This is an organic compound that is also used as a selective herbicide. Like Clethodim, it is a selective herbicide in that its also primarily used to control grasses.
The latter 2 herbicides appear to be fairly benign, at least in their potential impact in this instance. Being that they are selective herbicides, their target organisms are fairly niche. In this case, mainly annual and perennial grass species. Not to mention that they have a fairly short half-life cycle in terms of residual activity in the soil.
The obvious culprit would seem to be the Glufosinate. Being a broad spectrum herbicide (like Glyphosate), it takes out everything. And being that it is a combination herbicide (to be used alongside glufosinate engineered crops!), the picture looks really bad. Logic seems to dictate that if it kills where it is supposed to, it will likely also kill where it shouldn’t be either.
But let us dig a little deeper.
“Worst Case Scenario is We Lose the Farm”
Mike could grow vegetables and sell them as conventional but he refuses for fear that a customer would become sick because of the herbicide contamination.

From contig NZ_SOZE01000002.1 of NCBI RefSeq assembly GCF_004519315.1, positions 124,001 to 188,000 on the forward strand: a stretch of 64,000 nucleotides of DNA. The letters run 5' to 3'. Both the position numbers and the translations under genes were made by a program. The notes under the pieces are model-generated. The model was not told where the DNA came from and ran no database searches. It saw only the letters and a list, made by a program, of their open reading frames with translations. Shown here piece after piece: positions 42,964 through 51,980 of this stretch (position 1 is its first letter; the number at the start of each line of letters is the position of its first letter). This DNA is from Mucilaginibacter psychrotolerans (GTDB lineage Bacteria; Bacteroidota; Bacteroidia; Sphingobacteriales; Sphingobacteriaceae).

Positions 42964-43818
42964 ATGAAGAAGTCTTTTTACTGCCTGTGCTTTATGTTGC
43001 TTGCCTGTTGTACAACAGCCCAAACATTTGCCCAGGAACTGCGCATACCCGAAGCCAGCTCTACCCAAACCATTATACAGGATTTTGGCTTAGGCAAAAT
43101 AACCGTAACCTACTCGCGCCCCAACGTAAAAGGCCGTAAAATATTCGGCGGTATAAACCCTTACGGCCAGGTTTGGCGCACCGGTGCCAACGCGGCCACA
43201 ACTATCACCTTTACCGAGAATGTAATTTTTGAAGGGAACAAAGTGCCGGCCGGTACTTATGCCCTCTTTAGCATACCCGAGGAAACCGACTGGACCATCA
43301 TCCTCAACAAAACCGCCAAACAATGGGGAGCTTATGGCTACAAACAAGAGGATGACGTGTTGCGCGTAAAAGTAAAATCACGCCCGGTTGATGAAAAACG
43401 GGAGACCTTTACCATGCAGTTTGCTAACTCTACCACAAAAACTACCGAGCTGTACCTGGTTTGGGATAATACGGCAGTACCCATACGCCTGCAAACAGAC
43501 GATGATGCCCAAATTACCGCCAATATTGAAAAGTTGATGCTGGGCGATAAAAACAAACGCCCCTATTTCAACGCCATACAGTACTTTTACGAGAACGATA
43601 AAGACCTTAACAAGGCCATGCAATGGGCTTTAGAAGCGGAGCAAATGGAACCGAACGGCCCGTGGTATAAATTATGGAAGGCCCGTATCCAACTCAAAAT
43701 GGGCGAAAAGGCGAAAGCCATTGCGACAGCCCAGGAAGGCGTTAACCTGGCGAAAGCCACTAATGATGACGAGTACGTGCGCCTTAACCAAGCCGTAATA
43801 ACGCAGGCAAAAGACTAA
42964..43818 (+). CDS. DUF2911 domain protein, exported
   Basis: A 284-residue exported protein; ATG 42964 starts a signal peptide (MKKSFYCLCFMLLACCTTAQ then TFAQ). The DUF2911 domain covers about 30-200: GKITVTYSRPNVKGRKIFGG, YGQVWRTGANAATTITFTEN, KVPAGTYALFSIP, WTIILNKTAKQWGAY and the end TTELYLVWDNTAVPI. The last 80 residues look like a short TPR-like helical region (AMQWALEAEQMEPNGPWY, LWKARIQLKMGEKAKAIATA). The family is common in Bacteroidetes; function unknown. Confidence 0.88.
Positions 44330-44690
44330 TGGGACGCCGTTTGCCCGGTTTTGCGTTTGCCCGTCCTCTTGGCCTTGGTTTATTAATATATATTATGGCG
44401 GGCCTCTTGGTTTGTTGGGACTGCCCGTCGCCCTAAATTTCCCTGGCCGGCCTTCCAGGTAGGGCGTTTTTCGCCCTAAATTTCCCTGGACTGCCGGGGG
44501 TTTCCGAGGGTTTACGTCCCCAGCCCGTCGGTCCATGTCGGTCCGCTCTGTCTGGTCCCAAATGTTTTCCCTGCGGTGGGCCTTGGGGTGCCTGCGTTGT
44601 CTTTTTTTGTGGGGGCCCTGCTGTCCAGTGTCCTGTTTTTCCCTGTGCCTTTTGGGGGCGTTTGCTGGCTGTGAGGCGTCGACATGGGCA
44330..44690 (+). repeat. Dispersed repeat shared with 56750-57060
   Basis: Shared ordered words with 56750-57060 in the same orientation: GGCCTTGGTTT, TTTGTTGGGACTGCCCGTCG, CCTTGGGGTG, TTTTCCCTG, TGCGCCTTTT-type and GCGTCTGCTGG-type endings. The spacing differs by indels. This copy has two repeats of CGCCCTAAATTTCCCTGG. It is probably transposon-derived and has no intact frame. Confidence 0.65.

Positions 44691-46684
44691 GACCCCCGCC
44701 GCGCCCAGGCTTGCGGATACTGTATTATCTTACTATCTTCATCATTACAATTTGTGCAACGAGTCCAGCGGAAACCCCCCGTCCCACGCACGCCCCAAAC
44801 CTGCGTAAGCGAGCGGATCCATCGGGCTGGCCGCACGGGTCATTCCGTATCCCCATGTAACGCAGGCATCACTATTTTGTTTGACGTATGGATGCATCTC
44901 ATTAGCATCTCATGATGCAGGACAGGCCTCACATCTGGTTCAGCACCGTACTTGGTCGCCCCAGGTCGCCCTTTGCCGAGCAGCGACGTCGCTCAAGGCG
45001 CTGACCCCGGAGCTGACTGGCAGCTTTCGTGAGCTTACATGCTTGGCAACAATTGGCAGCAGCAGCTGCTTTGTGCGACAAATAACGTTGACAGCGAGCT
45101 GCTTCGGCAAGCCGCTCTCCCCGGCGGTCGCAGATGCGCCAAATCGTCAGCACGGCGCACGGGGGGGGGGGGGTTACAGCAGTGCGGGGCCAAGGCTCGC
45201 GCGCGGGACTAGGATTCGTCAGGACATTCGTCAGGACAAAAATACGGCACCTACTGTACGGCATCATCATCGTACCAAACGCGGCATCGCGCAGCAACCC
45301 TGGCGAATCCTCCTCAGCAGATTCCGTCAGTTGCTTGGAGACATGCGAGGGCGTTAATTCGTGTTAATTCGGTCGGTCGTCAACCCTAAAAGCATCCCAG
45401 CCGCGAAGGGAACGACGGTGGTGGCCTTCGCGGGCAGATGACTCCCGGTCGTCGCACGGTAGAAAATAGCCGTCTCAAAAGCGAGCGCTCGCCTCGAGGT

“As a cancer survivor I’m not going to be complicit in putting something in the food supply that could make someone sick,” he said.
Keyword there. Could.
Millions (me included) are purchasing vegetables that have been grown in the very same way. No one has yet been able to link any health issues to such vegetables. Not to mention that most of this issue can literally be washed away by simply washing fruits and vegetables before consuming them.
That should be a given. It’s not just scary chemicals that can hide in fresh produce. Do you know how many people exit public washrooms without washing their hands?
Consider that next time you are thumbing through pretty much any consumer product in any store, anywhere.
For now, the Brabos are out of business for three years. “We aren’t sure what we are going to do,” Mike said. “The worst case scenario is we lose the family farm.”
The Brabos are working with attorneys to reach a settlement with their neighbor’s insurance company.
“We just want to be rightly compensated to grow healthy food for ourselves and repairing the soil and ecosystem so we can grow food for the St. Louis community,” Mike said.